Companies may now use social media outlets like Facebook and Twitter to announce key information in compliance with Regulation Fair Disclosure (Regulation FD) so long as investors have been alerted about which social media will be used to disseminate the information. The SEC today released a report of investigation that clarifies that social media can serve as an effective means for disseminating information to investors if investors have been made aware that’s where to look for it.
The SEC cautioned however that personal social media sites of individuals employed by a company would not ordinarily be assumed to be channels through which the company would disclose material information. As a result, disclosure of material, non-public information on a personal social media site of an individual corporate officer, without advance notice to investors that the site may be used for this purpose is unlikely to qualify as an acceptable method of disclosure under Regulation FD. Regulation FD requires companies to distribute material information in a manner reasonably designed to get that information out to the general public broadly and non-exclusively.
The SEC’s report of investigation stems from an inquiry the Division of Enforcement launched into a post by Netflix CEO Reed Hastings on his personal Facebook page stating that Netflix’s monthly online viewing had exceeded one billion hours for the first time. Netflix did not report this through a press release or a Form 8-K and the post was not placed on Netflix’s own web site or Facebook page. In addition, neither Netflix nor the CEO had previously used Facebook to announce company metrics or to alert investors that the CEO’s personal Facebook page might be used to communicate information about Netflix. Netflix’s stock price had begun rising before the posting and increased from $70.45 at the time of the Facebook post to $81.72 at the close of the following trading day.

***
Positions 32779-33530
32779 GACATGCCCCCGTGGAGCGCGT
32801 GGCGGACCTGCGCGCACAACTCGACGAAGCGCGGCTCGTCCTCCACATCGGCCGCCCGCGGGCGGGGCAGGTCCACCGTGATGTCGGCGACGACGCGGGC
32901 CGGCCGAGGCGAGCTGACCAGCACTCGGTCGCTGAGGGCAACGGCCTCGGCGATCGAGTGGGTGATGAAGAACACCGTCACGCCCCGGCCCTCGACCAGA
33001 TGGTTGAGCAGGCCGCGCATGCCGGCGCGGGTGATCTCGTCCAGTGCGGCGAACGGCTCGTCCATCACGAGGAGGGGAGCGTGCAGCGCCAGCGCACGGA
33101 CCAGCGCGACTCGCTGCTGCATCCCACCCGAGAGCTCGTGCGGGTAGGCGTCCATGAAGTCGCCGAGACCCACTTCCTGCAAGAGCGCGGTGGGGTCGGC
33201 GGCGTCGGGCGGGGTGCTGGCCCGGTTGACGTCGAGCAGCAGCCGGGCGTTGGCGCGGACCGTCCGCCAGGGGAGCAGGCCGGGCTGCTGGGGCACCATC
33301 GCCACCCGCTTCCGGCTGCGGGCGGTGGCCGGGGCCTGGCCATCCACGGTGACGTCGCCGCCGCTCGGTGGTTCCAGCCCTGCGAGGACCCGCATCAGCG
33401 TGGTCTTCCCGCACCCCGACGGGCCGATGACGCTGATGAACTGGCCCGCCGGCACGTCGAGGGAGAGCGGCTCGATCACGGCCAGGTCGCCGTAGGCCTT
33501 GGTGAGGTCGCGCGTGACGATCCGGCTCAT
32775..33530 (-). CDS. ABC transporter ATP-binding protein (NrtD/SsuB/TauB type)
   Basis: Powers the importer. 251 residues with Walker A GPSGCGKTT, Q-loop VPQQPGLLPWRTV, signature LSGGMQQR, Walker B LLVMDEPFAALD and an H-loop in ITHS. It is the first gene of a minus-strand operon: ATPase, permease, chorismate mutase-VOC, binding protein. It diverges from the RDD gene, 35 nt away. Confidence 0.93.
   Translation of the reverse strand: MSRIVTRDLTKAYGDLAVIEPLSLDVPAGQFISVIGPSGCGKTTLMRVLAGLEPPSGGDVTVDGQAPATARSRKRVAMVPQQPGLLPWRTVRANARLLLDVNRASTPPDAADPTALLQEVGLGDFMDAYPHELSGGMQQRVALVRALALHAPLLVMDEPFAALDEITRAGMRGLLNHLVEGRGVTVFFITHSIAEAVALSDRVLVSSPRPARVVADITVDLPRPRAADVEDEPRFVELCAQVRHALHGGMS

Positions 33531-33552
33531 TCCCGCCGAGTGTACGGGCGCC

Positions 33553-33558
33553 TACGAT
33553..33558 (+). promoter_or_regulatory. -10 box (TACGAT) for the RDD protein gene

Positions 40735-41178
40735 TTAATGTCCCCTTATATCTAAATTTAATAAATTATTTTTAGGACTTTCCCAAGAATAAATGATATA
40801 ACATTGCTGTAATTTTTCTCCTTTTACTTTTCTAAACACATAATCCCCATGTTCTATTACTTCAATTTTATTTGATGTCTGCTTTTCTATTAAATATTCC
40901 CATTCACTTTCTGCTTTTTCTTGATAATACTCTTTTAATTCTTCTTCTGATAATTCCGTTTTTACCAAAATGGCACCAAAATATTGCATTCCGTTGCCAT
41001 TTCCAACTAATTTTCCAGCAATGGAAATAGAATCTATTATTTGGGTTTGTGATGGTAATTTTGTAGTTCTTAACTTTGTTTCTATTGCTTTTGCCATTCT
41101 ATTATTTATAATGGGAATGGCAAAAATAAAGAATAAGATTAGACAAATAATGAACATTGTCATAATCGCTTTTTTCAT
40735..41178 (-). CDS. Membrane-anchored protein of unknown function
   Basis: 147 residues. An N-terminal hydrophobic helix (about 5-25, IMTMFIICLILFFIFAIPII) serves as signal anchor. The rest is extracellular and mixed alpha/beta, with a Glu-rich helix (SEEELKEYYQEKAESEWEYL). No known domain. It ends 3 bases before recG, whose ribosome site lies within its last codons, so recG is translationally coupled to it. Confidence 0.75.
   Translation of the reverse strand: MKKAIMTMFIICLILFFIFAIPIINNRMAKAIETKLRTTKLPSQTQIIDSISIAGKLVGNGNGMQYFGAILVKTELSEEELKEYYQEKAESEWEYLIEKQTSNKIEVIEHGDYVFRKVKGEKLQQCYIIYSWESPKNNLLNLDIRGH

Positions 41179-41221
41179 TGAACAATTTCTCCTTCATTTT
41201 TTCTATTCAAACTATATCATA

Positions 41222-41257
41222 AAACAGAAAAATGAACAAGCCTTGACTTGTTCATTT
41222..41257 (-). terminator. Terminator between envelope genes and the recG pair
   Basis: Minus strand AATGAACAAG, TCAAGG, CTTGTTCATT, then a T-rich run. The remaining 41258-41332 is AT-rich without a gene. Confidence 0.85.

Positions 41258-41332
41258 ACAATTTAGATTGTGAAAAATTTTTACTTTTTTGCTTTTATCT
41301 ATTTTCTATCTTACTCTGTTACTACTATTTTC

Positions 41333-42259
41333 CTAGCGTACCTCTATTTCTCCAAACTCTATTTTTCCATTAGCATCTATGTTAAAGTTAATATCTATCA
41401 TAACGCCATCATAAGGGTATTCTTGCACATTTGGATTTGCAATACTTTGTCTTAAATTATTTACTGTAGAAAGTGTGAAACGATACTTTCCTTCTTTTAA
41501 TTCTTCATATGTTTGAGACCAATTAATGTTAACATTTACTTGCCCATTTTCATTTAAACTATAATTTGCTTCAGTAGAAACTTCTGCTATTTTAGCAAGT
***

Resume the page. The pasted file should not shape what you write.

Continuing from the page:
The SEC did not initiate an enforcement action or allege wrongdoing by the CEO or Netflix. It issued the investigation report in recognition that there has been market uncertainty about the application of Regulation FD to social media as set forth in the Commission’s August 2008 Guidance on the Use of Company Web Sites1 (“2008 Guidance”). The 2008 Guidance was primarily directed at the use of issuer web sites as a method for disseminating information in compliance with Regulation FD. Before today, the SEC had not addressed the application of Regulation FD to disclosures through social media channels.